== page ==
Religious orders and hospitals
The religious origins of European hospitals are well known. Founded by religious orders and often staffed by nuns, early hospitals were cruciform in their construction. Many had elaborate chapels attached to them, even during the 1800s. This has led them to be described as reforming institutions. Others had prayers and sermons read to patients in the wards by visiting clergymen. Often the only reading materials available to the patients were Bibles and religious tracts. The walls were also regularly decorated with religious scenes and the obligatory crucifix.
Over the course of the 1800s, hospitals in many countries became more secular in nature. Patients at many British hospitals were finally permitted other reading materials, many Victorian hospitals having originally banned newspapers. Entertainment for the patients also became less overtly religious.
Some hospitals were slower to change. Lock, or venereal, hospitals are one example. At these specialist hospitals, members of the public entering the wards to read religious texts to patients was still common into the 1900s. This only added to the stigma associated with venereal disease.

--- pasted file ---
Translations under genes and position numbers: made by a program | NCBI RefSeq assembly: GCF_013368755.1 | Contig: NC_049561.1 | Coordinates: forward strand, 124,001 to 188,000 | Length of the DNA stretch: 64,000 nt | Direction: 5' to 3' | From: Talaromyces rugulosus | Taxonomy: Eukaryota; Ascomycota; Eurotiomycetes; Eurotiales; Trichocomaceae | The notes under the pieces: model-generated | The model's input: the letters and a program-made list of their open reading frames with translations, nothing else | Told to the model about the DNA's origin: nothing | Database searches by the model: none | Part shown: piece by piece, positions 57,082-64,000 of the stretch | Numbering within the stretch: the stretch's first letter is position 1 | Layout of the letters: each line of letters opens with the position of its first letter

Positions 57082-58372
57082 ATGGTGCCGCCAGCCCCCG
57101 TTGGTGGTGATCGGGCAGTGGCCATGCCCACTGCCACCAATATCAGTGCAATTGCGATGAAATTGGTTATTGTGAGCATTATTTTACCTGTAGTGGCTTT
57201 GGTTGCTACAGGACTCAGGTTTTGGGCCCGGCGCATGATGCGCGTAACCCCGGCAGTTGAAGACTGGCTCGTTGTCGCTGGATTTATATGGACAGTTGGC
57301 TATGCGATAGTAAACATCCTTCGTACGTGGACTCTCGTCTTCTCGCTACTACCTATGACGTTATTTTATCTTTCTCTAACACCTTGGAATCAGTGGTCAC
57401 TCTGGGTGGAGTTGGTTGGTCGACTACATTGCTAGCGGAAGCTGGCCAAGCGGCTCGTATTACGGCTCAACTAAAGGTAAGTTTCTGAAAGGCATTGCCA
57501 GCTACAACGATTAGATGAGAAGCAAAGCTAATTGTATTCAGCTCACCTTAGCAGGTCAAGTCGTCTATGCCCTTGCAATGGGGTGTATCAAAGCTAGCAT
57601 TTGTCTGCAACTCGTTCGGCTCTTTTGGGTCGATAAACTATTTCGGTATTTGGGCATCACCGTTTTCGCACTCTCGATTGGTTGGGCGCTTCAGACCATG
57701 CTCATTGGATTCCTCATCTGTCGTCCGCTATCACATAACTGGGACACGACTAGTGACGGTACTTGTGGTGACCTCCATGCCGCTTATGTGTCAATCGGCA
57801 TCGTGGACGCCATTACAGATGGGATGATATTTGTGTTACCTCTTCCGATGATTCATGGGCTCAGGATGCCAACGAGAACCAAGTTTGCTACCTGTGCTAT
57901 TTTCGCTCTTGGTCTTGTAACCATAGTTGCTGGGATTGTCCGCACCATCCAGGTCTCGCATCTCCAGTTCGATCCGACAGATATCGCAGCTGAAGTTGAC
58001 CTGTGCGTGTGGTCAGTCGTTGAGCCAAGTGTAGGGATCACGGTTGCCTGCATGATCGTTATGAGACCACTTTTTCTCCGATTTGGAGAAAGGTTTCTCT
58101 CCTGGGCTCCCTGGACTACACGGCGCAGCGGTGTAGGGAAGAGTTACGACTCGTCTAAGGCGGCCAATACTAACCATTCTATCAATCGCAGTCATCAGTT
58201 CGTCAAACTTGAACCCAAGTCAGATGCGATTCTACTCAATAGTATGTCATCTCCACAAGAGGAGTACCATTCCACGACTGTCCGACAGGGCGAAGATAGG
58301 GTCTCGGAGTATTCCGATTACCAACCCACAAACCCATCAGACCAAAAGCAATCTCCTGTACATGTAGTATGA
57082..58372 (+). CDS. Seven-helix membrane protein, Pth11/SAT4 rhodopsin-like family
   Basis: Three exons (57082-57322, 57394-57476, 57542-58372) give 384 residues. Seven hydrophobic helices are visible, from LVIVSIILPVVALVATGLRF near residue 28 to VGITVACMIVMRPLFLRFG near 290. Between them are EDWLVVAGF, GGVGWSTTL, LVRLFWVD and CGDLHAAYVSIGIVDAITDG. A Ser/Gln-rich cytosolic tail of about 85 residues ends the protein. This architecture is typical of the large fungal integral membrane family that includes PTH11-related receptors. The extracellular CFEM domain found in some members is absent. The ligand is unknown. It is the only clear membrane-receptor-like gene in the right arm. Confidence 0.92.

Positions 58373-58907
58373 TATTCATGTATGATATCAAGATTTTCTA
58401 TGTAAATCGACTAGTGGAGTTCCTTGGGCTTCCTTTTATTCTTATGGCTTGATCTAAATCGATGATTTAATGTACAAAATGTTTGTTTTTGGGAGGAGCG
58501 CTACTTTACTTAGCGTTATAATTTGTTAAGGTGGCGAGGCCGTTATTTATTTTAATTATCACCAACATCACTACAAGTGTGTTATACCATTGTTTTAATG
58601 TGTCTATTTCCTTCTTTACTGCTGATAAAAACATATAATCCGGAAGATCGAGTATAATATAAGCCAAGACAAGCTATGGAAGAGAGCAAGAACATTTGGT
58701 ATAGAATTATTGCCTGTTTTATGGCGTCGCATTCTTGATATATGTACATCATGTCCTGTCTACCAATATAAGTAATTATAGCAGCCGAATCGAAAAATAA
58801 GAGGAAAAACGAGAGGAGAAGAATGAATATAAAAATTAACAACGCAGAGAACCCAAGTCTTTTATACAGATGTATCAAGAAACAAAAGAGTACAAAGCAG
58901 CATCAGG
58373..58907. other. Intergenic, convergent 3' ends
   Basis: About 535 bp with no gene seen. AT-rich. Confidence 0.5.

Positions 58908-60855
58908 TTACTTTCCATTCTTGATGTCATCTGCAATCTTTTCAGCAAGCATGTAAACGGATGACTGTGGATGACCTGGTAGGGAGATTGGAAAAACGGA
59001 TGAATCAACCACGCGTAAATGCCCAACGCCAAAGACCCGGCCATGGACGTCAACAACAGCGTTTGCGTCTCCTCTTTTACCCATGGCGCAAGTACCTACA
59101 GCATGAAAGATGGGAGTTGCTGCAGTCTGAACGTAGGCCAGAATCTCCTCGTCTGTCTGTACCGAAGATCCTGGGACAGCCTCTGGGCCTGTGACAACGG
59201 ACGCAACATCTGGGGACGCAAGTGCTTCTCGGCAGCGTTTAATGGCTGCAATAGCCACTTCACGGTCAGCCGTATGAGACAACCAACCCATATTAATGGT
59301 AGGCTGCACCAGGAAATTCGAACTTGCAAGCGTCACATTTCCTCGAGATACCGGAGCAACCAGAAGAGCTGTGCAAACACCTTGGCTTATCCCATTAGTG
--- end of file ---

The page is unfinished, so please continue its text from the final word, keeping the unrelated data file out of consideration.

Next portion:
Mission hospitals keep this religious tradition alive. They also continue to play an important part in health-care provision in a number of developing countries, not least in many parts of Africa. In some countries religious missions are the main suppliers of health care. In Kenya, for example, mission hospitals continue to provide the bulk of medical care to the rural population. Some, therefore, feel that mission hospitals contribute significantly to the advancement of developing countries. Others regard them as agents of imperialism and social control.
O P Grell, Medicine and Religion in Enlightenment Europe (Aldershot: Ashgate, 2007)
D Hardiman, Healing Bodies, Saving Souls: Medical Missions in Asia and Africa (Amsterdam: Rodopi, 2006)